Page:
Data Profile

Profile of respondents in the online survey

The online nationwide survey received 1407 completed responses with respondents from all thirty-two councils.  This represents an 80% completion rate (1407/1751).  The general demographic of respondents were as follows.

Respondents to the online survey were almost equally distributed between male (51%) and female (49%) (Table 1).  They were well spread over the age ranges with a majority (26%) falling into the 45-54 year old age group (Chart 1).  The vast majority of respondents (75.3%) reported living in Scotland for 21 years or more (Table 2). Respondents came from all thirty-two council jurisdictions with Glasgow (18.3%) and Edinburgh (16.7%) accounting for the highest respondent rate and Shetland (0.2%) and Inverclyde (0.8%) accounting for the lowest respondent rate (Chart 2).

Table 1: Gender and age ranges of participants

Total 16-24 (% of total) 25-34 (% of total) 36-44 (% of total) 45-54 (% of total) 55-64 (% of total) 65-74 (% of total) 75 and over (% of total)
Male 718 (51%) 54 (3.8%) 109 (7.7%) 134(9.5%) 180 (12.8%) 142 (10.1%) 77 (5.5%) 22 (1.6%)
Female 689 (49%) 56 (4.0%) 130 (9.2%) 139 (9.9%) 180 (12.8%) 121 (8.6%) 59 (4.2% 4 (0.3%)
Total 1407 (100% 110 (7.8%) 239 (17.0%) 273 (19.4%) 360 (25.6%) 263 (18.7%) 136 (9.7%) 26 (1.8%)

 

Chart 1: Age range distribution of participants

Age range distribution of participants

Table 2: Distribution and length of time participants have lived in Scotland

Length of time living in Scotland Frequency (%)
0-5 years 133 (9.5%)
6-10 years 89 (6.3%)
11-15 years 67 (4.8%)
16-20 years 58 (4.1%)
over 21 years 259 (18.4%)
all my life 801 (56.9%)
Total 1407 (100.0%)

 

Chart 2: Respondents present residence by council

 Large - Respondents present residence by council

 

Of these 1407 completed responses from across the thirty-two council jurisdictions, respondent self-identification revealed four major groups.  The largest self-identification was “religion only” at 41.1%, followed by “belief only” at 20.3%.  Interestingly, 27.2% of respondents identified with both “religion” and “belief”, while 11.4% of respondents identified with neither “religion” nor “belief” (see Table 3 and Chart 3):

Table 3: Total sample by religion/belief group

Frequency (%)
Religious Group Only 578 (41.1%)
Belief Group Only 285 (20.3%)
Combined Religious and Belief Group 383 (27.2%)
None Religious or Belief Group 161 (11.4%)
Total 1407 (100%)

 

Chart 3: Total sample by religion/belief group (%)

Large - Total sample by religious:belief group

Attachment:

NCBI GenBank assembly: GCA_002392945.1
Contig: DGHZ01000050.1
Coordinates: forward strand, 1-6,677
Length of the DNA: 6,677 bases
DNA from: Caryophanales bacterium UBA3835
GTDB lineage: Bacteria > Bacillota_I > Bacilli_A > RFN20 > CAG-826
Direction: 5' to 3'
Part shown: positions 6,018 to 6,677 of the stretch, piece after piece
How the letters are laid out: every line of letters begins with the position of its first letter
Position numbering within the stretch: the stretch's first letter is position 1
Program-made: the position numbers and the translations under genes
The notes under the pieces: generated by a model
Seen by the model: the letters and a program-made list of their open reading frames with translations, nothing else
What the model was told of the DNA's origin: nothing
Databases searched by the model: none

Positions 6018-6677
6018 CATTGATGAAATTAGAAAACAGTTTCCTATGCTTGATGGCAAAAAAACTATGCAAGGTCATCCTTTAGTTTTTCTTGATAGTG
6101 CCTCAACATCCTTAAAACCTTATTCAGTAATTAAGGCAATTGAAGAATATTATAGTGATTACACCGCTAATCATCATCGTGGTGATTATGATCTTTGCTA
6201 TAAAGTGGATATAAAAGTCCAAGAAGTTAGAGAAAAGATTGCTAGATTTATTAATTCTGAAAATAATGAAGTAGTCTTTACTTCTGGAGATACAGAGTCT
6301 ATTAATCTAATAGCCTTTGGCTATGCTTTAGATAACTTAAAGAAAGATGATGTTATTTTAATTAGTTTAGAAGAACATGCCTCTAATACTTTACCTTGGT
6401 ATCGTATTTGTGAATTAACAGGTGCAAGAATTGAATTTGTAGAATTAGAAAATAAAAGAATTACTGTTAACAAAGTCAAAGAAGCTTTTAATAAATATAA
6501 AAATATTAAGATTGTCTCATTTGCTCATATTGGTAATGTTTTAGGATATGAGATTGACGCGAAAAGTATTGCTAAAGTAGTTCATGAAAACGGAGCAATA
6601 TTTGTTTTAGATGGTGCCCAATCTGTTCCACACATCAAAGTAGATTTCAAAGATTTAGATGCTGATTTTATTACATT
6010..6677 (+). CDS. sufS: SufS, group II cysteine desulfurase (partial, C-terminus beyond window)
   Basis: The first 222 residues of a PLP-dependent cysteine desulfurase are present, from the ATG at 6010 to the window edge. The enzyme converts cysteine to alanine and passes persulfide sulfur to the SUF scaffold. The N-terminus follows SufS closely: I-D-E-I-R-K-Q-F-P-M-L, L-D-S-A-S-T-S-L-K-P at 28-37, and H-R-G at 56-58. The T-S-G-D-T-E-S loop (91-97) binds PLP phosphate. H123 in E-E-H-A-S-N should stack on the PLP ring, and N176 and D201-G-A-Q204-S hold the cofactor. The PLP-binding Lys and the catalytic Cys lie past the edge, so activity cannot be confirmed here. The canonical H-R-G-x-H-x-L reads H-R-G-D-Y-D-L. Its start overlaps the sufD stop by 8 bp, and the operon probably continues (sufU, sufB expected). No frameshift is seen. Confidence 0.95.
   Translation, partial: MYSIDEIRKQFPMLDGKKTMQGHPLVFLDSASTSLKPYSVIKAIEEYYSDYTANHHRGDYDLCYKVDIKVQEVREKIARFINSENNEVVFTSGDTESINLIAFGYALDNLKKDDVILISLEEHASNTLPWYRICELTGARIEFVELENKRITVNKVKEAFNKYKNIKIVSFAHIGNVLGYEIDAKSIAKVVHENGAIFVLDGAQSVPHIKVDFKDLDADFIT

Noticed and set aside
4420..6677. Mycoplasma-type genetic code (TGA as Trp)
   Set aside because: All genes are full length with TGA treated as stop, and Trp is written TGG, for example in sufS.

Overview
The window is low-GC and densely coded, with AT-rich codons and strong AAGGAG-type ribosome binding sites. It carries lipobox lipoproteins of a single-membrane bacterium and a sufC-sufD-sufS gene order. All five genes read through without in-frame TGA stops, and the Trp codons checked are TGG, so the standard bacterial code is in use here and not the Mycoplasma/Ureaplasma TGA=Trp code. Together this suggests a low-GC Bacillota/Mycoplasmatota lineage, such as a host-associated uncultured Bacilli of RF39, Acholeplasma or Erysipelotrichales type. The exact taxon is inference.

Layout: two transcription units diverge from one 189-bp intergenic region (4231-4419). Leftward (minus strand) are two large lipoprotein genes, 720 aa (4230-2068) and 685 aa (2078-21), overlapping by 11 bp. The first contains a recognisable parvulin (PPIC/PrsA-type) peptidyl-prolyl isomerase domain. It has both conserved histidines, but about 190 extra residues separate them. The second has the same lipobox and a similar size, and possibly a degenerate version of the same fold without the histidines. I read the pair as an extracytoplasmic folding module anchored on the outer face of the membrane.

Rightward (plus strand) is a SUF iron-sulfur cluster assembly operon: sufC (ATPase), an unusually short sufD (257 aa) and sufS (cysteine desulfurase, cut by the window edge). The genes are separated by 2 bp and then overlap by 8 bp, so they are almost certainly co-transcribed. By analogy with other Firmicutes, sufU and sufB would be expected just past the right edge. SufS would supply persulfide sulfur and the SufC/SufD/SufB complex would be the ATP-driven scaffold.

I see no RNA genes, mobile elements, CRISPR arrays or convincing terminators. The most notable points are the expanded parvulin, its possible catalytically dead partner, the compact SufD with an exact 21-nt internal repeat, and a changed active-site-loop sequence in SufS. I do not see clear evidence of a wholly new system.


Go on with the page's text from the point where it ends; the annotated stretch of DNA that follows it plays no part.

Each of these four main groups contain a number of subcategories. The largest sub-category for religion was the “none” category at 31.7%. However, a majority of this category identified with a “belief” group. Compensating for this, the largest sub-category for religion was “other religion” at 26.4% and the smallest was the “Brahma Kumaris” at 0.2% (Table 4). The largest category for belief was the “other” category at 17.4%. However, a majority of these 17.4% respondents chose “other” in the belief category and then wrote in their religion. Compensating for this, the largest sub-category for belief was “combination” at 9.9%. That is, respondents who self-identified with both humanism and secularism. The smallest sub-category was “secular affiliated” at 2.6%. It should be noted that 0.5% (7 respondents) skipped this question altogether (Table 5).

 

Table 4: Breakdown of religion respondents                  Table 5: Breakdown of belief respondents

ReligionFrequency (%)
None 446 (31.7%)
Church of Scotland 242 (17.2%)
Roman Catholicism 98 (7.0%)
Islam 45 (3.2%)
Buddhism 14 (1.0%
Sikhism 12 (0.9%)
Judaism 20 (1.4%)
Hinduism 11 (0.8%)
Brahma Kumaris 3 (0.2%)
Paganism 138 (9.8%)
Baha’i Faith 9 (0.6%)
Other religion 369 (26.4%)
Total 1407 (100.0%)
BeliefFrequency (%)
None 736 (52.3%)
Humanist affiliated 129 (9.2%)
Humanist non-affiliated 50 (3.6%)
Secular affiliated 37 (2.6%)
Secular non affiliated 64 (4.5%)
other 245 (17.4%)
combination[1] 139 (9.9%)
Missing 7 (0.5%)
Total 1407 (100.0)

 

 

[1] By “combination”, we refer to people who identified with two or more of the belief categories, that is, two or more from the following list: humanist affiliated, humanist non-affiliated, secular affiliated, secular non-affiliated.